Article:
Using the "Package support files for custom builds" method results in `caddy` going missing from the PATH

1. Output of caddy version:

-bash: caddy: command not found

2. How I run Caddy:

a. System environment:

I installed the Caddy package from apt and am now trying to use a custom build with the Cloudflare plugin installed. It’s a small Linode server running Debian 11.

b. Command:

sudo systemctl start caddy

c. Service/unit/compose file:

I’m not sure where to find this, but I don’t think that it is relevant.

d. My complete Caddy config:

I haven’t got this far yet.

3. The problem I’m having:

Because I need certificates for domains that point to local IPs, I’ve been trying to build Caddy with the Cloudflare plugin installed, since I use Cloudflare for my DNS. After building it successfully with xcaddy, I tried to follow the instructions for " Package support files for custom builds for Debian/Ubuntu/Raspbian" because I’d like to keep my configuration as close to “vanilla” Caddy as possible, but now whenever I try to execute a Caddy command, it reports that the command is not found.

4. Error messages and/or full log output:

-bash: caddy: command not found

5. What I already tried:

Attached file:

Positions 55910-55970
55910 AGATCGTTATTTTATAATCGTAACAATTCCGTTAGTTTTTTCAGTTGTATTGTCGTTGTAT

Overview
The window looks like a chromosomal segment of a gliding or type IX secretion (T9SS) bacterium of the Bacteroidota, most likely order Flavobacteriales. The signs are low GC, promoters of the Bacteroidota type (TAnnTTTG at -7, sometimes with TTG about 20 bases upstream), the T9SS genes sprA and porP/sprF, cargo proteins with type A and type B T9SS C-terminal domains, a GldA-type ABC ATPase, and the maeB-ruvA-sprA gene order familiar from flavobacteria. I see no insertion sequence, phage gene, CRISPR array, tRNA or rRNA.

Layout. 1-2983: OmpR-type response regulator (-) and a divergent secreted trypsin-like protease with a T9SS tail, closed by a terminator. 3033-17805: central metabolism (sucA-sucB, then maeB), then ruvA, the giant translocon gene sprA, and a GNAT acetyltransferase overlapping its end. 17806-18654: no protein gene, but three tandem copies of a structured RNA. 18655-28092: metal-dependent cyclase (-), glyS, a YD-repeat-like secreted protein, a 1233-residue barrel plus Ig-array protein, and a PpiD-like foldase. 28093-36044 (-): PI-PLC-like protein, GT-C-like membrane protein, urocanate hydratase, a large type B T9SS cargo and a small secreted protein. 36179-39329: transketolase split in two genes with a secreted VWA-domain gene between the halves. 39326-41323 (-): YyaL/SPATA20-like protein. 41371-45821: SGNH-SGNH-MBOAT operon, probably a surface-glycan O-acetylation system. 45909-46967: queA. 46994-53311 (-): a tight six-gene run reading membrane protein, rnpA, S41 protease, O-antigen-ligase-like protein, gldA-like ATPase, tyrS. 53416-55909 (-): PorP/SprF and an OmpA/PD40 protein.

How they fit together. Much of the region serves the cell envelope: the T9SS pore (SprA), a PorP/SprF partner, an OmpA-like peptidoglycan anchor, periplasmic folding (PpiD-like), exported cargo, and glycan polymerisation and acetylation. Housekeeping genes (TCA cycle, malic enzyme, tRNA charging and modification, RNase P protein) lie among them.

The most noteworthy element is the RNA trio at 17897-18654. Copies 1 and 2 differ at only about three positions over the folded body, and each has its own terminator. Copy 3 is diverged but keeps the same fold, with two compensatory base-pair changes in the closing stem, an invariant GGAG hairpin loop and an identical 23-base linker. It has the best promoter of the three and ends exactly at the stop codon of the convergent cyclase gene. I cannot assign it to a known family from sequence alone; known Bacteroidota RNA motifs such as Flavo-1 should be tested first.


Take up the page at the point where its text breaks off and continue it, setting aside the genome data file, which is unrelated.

I tried undoing all the changes made by the instructions (removing the dpkg diversion and the update-alternatives group) and then uninstalling and reinstalling Caddy, as well as rebuilding the modified binary and ensuring it had execution permissions before copying it to /usr/bin as part of the steps.

6. Links to relevant resources:

Package support files for custom builds for Debian/Ubuntu/Raspbian - Build from Source - Caddy

dpkg-divert manpage

Well, the binary should be at /usr/bin/caddy. Make sure your PATH has /usr/bin in it.

This doesn’t seem like a problem with Caddy or the apt repo, there must be something pretty broken on your system if /usr/bin isn’t in your PATH.

You can try sudo apt purge caddy which should do a better job of wiping everything out instead of remove, i.e. including config files and such.

It’s pretty hard to suggest anything without knowing exactly what commands you ran. I’d suggest maybe just wiping out the whole VM and re-creating a new one. That’s easy and quick with a VPS from Linode or similar. Obviously backup anything you’ve put on there first.

I found the problem. I had a folder called caddy in my home directory, which was affecting commands. It was moving the folder ./caddy instead of the executable ./caddy.

2 Likes

Hah, yep that would do it!

Thanks for following up!